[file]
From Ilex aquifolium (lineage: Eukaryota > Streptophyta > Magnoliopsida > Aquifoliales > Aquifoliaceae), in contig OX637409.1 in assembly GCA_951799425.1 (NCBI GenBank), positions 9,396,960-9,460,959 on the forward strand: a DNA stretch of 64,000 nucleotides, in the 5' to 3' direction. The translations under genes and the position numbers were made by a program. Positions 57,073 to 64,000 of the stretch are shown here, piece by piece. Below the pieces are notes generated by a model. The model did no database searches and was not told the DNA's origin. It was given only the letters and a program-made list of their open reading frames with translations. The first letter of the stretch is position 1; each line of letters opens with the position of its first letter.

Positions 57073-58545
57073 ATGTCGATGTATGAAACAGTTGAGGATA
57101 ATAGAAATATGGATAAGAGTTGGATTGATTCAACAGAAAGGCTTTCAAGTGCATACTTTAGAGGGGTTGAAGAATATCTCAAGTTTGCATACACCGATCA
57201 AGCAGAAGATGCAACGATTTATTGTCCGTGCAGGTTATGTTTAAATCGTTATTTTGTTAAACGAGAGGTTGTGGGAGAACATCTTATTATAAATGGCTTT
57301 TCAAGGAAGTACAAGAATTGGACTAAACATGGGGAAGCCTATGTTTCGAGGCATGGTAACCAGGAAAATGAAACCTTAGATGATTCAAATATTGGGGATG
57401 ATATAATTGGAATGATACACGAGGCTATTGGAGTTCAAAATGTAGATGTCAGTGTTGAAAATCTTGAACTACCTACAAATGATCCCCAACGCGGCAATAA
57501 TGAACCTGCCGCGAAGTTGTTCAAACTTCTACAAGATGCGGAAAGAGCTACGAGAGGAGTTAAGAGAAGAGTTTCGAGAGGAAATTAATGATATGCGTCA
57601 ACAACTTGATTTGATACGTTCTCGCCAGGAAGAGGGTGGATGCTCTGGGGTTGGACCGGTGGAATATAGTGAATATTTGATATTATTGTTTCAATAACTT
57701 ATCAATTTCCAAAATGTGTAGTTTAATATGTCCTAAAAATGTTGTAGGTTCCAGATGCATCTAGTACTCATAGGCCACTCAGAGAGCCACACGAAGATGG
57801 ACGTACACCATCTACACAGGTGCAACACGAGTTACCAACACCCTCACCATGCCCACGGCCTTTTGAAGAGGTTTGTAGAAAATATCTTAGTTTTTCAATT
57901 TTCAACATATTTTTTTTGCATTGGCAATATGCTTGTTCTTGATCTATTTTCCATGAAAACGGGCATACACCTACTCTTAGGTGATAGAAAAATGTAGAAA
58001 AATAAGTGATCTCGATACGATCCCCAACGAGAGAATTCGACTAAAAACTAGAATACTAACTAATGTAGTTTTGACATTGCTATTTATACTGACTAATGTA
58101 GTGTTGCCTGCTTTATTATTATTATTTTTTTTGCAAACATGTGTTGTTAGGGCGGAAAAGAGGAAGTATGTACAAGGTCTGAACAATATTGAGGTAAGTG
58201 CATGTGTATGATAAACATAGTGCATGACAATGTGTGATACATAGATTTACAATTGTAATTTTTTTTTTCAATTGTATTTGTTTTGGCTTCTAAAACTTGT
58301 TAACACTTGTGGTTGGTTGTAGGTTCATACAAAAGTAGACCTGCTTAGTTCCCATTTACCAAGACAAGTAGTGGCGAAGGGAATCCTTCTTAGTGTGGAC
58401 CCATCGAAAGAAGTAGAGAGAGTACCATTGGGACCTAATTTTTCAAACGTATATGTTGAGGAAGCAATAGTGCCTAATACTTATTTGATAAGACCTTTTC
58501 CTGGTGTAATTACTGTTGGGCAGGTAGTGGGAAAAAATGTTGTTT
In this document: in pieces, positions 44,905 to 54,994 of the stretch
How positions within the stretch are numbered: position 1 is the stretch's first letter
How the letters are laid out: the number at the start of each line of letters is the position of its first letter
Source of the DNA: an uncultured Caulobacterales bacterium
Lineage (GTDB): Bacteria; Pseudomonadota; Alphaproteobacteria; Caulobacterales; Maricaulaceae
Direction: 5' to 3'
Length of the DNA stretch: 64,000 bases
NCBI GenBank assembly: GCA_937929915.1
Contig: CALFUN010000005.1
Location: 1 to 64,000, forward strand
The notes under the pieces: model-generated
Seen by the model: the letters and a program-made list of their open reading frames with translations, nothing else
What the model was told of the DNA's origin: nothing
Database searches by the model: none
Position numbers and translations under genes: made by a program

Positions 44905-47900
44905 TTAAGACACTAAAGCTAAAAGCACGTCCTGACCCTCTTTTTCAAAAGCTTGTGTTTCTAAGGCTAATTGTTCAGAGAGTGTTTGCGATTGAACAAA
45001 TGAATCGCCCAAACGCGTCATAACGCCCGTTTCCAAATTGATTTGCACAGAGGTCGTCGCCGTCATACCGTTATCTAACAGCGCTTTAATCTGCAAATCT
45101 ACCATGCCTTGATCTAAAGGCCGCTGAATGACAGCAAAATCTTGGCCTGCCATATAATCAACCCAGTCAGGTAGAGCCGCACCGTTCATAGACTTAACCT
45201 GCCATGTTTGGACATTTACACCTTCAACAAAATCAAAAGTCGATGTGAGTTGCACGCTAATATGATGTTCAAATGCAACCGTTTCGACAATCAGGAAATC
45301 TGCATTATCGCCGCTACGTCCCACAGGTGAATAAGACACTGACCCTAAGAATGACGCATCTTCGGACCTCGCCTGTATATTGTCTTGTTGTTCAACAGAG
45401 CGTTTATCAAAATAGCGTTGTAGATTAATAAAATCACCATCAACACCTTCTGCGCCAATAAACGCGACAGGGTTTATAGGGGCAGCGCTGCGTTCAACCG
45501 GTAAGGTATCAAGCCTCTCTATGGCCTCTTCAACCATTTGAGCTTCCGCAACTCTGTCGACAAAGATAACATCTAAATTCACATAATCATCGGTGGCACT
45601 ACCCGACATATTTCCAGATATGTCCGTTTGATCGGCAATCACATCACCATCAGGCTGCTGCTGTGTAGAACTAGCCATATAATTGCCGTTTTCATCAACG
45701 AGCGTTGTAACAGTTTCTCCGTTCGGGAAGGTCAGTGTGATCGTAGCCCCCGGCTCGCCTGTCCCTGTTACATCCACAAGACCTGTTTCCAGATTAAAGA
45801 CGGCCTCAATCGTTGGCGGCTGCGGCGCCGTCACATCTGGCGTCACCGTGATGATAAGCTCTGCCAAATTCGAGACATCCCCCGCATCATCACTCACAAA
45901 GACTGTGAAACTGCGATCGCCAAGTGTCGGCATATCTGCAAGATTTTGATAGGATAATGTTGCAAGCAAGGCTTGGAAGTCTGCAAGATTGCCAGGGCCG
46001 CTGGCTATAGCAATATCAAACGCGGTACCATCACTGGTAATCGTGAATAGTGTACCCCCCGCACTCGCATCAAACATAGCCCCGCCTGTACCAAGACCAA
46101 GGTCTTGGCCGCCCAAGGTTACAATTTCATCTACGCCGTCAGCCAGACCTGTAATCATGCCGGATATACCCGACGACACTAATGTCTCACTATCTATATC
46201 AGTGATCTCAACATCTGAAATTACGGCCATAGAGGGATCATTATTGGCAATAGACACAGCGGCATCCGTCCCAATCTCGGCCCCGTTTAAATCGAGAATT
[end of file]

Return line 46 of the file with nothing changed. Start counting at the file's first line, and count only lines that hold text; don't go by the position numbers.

46001 CTGGCTATAGCAATATCAAACGCGGTACCATCACTGGTAATCGTGAATAGTGTACCCCCCGCACTCGCATCAAACATAGCCCCGCCTGTACCAAGACCAA